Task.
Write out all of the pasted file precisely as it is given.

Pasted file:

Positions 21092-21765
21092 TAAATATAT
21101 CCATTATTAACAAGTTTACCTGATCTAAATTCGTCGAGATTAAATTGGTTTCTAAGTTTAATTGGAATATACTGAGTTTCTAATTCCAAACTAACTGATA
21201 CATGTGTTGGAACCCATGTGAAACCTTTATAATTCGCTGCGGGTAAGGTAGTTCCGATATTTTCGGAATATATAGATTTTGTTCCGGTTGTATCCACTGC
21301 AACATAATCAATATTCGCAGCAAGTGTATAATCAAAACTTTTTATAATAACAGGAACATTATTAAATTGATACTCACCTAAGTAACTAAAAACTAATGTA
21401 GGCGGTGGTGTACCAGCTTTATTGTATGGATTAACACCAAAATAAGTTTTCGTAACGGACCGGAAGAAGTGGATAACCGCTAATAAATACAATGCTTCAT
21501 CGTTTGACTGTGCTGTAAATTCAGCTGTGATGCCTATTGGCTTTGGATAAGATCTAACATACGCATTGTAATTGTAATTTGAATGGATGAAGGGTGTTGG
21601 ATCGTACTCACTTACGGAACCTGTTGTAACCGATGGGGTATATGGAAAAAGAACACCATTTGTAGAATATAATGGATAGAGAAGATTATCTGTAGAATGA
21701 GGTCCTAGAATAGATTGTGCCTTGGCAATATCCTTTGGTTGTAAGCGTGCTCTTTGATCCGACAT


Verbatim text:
Positions 21092-21765
21092 TAAATATAT
21101 CCATTATTAACAAGTTTACCTGATCTAAATTCGTCGAGATTAAATTGGTTTCTAAGTTTAATTGGAATATACTGAGTTTCTAATTCCAAACTAACTGATA
21201 CATGTGTTGGAACCCATGTGAAACCTTTATAATTCGCTGCGGGTAAGGTAGTTCCGATATTTTCGGAATATATAGATTTTGTTCCGGTTGTATCCACTGC
21301 AACATAATCAATATTCGCAGCAAGTGTATAATCAAAACTTTTTATAATAACAGGAACATTATTAAATTGATACTCACCTAAGTAACTAAAAACTAATGTA
21401 GGCGGTGGTGTACCAGCTTTATTGTATGGATTAACACCAAAATAAGTTTTCGTAACGGACCGGAAGAAGTGGATAACCGCTAATAAATACAATGCTTCAT
21501 CGTTTGACTGTGCTGTAAATTCAGCTGTGATGCCTATTGGCTTTGGATAAGATCTAACATACGCATTGTAATTGTAATTTGAATGGATGAAGGGTGTTGG
21601 ATCGTACTCACTTACGGAACCTGTTGTAACCGATGGGGTATATGGAAAAAGAACACCATTTGTAGAATATAATGGATAGAGAAGATTATCTGTAGAATGA
21701 GGTCCTAGAATAGATTGTGCCTTGGCAATATCCTTTGGTTGTAAGCGTGCTCTTTGATCCGACAT